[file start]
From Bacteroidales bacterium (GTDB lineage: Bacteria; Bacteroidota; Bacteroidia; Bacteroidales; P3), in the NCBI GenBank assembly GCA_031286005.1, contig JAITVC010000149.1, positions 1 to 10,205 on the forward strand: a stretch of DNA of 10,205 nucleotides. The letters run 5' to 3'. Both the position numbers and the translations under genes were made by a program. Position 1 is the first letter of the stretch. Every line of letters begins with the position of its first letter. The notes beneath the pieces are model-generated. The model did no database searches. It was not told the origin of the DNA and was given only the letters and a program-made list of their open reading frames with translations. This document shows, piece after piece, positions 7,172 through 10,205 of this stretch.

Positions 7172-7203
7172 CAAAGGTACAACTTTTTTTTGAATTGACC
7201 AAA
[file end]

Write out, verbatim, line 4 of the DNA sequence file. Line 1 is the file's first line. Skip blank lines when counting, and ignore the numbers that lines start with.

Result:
7201 AAA